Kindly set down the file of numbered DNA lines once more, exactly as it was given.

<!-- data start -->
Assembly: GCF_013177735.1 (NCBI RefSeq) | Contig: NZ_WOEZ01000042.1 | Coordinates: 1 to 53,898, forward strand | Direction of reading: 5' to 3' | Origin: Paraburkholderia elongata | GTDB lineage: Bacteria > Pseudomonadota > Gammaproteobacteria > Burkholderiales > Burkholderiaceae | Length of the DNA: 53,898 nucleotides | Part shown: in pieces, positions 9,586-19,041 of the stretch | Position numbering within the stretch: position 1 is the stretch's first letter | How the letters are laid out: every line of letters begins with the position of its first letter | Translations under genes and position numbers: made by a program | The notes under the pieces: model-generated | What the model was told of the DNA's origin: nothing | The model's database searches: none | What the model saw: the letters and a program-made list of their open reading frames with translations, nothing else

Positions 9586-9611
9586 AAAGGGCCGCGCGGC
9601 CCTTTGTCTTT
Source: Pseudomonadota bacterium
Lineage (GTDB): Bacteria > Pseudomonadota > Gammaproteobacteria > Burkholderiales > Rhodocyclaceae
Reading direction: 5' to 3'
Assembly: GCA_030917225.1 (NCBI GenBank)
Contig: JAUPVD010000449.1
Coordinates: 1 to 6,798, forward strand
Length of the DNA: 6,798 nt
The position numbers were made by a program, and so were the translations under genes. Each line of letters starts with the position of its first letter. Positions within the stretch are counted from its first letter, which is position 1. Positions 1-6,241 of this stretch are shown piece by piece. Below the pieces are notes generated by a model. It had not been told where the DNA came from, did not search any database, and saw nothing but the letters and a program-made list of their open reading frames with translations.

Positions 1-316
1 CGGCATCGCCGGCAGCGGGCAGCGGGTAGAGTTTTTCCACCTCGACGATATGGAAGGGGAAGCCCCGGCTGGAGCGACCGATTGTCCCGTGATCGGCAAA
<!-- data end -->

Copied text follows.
Assembly: GCF_013177735.1 (NCBI RefSeq) | Contig: NZ_WOEZ01000042.1 | Coordinates: 1 to 53,898, forward strand | Direction of reading: 5' to 3' | Origin: Paraburkholderia elongata | GTDB lineage: Bacteria > Pseudomonadota > Gammaproteobacteria > Burkholderiales > Burkholderiaceae | Length of the DNA: 53,898 nucleotides | Part shown: in pieces, positions 9,586-19,041 of the stretch | Position numbering within the stretch: position 1 is the stretch's first letter | How the letters are laid out: every line of letters begins with the position of its first letter | Translations under genes and position numbers: made by a program | The notes under the pieces: model-generated | What the model was told of the DNA's origin: nothing | The model's database searches: none | What the model saw: the letters and a program-made list of their open reading frames with translations, nothing else

Positions 9586-9611
9586 AAAGGGCCGCGCGGC
9601 CCTTTGTCTTT
Source: Pseudomonadota bacterium
Lineage (GTDB): Bacteria > Pseudomonadota > Gammaproteobacteria > Burkholderiales > Rhodocyclaceae
Reading direction: 5' to 3'
Assembly: GCA_030917225.1 (NCBI GenBank)
Contig: JAUPVD010000449.1
Coordinates: 1 to 6,798, forward strand
Length of the DNA: 6,798 nt
The position numbers were made by a program, and so were the translations under genes. Each line of letters starts with the position of its first letter. Positions within the stretch are counted from its first letter, which is position 1. Positions 1-6,241 of this stretch are shown piece by piece. Below the pieces are notes generated by a model. It had not been told where the DNA came from, did not search any database, and saw nothing but the letters and a program-made list of their open reading frames with translations.

Positions 1-316
1 CGGCATCGCCGGCAGCGGGCAGCGGGTAGAGTTTTTCCACCTCGACGATATGGAAGGGGAAGCCCCGGCTGGAGCGACCGATTGTCCCGTGATCGGCAAA